Many, many years ago in 1991 I made a recycled cardboard version of Pablo Picasso's Still Life of 1914. It was displayed as part of an exhibition entitled Sculptures at the then, newly-established Cabinet Gallery in London.
The sculpture was made by Picasso, from found, shaped and painted wood with a 'real' tasseled upholstery fringe in the spring of 1914. It's neither signed or dated so '1914' is circumstantial. Picasso gave Still Life sometime in the 1920's to the poet Paul Eluard. Eluard then sold the sculpture to artist, gallerist, collector and poet Sir Roland Penrose in late 1936 soon before he returned to London from Paris.
A photograph of the Exposition Surréaliste d'Objets at the Galerie Charles Ratton, Paris, in May 1936 shows Still Life hanging on the wall half hidden behind the vitrine. Interesting that this quintessentially 'cubist' artifact is in an exhibition of 'surreal' things. Incidentally if you look closely you can see the vitrine contains a [surprisingly small?] version of Marcel Duchamp's Bottle Rack 1914 and on the adjoining wall a [surprisingly big?] cut and folded sheet metal guitar by Picasso too.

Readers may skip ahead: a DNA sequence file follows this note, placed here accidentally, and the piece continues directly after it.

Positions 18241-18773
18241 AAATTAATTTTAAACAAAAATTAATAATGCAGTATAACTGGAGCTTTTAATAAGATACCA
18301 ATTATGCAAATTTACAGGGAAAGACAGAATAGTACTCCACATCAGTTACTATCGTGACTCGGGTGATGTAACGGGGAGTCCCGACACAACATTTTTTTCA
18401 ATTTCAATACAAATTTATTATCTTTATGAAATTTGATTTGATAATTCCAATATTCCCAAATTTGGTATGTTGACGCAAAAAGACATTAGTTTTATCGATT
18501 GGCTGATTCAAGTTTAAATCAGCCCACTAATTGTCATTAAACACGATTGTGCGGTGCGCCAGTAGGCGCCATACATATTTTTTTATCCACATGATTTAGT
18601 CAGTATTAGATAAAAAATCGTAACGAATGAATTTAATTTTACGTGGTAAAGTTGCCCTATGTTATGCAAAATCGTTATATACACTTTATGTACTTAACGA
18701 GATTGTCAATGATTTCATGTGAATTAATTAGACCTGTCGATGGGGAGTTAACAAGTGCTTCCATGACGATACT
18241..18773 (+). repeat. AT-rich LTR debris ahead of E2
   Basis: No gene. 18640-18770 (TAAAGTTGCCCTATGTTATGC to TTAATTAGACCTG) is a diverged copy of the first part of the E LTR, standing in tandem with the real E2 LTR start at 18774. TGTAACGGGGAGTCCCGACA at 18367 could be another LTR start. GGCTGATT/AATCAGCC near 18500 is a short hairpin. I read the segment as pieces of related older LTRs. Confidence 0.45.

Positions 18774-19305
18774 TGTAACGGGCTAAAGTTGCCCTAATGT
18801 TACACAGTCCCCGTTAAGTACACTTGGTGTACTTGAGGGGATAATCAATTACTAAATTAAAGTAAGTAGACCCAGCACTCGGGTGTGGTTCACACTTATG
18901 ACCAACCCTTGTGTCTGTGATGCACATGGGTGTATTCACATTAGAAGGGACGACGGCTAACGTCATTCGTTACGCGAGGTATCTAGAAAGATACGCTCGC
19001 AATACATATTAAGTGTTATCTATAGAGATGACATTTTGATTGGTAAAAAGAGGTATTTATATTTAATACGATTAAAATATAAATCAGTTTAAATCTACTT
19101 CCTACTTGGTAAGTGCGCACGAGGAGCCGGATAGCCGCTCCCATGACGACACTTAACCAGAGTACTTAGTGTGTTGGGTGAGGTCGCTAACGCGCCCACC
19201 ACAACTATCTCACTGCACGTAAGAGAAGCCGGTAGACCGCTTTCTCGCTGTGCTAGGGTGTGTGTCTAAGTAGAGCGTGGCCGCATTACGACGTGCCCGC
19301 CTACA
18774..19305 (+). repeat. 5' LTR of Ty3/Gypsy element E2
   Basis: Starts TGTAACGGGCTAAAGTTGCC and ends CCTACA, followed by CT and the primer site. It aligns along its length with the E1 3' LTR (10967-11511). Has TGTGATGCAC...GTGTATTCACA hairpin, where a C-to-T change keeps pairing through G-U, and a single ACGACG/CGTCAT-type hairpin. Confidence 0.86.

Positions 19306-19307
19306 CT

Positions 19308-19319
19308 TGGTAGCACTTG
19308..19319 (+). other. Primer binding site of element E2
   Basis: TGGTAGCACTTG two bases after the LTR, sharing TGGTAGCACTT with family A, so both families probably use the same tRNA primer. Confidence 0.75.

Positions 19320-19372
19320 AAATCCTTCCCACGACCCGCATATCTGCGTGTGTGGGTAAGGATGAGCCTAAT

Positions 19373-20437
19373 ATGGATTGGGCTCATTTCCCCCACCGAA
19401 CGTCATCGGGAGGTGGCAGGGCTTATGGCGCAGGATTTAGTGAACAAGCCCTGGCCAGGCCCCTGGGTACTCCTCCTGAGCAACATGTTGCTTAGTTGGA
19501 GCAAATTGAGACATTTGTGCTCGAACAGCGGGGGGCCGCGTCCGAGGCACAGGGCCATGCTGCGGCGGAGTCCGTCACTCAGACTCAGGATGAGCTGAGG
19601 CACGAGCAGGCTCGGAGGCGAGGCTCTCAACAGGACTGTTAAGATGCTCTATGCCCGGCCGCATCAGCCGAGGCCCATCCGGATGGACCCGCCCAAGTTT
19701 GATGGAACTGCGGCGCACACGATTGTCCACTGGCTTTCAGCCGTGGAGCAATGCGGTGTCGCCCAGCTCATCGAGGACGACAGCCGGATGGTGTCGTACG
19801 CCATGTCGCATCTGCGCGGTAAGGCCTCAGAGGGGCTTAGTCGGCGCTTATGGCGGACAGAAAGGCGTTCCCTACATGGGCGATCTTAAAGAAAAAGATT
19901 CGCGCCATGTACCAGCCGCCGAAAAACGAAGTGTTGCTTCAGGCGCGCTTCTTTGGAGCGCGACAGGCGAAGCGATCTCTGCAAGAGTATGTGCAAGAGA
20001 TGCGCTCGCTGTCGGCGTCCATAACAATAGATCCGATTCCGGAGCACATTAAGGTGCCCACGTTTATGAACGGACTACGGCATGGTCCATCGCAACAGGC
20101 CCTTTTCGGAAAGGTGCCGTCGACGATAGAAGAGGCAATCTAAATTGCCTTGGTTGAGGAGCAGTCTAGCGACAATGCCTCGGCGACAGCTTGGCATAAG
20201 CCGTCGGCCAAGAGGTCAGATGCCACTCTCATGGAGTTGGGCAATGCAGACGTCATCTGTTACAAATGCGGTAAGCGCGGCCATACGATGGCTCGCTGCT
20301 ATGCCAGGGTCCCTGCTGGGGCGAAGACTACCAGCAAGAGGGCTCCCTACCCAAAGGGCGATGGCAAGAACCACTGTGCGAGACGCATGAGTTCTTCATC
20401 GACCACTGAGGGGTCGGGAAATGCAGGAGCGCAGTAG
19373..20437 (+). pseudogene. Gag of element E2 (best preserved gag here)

Sir Roland eventually sold Still Life to the Tate Gallery in London in 1969, where it has resided ever since.
In the Tate exhibition catalogue The Essential Cubism 1907-1920 of 1983, Still Life is called Glass, Knife and Sandwich on a Table. I love this alternative title. It's matter-of-factness mirrors the everyday nature of the things depicted; a table, tasseled table cloth, bread, two slices of sausage, a glass, knife and the dado on the wall behind; as well as the prosaic found materials its made from.
I made a speculative account of the fabrication of Still Life 1914, and a cement fondu version.
Related projects include some thoughts on collecting and power Detail from the Collection, this intervention in Loot and the exhibition Collected.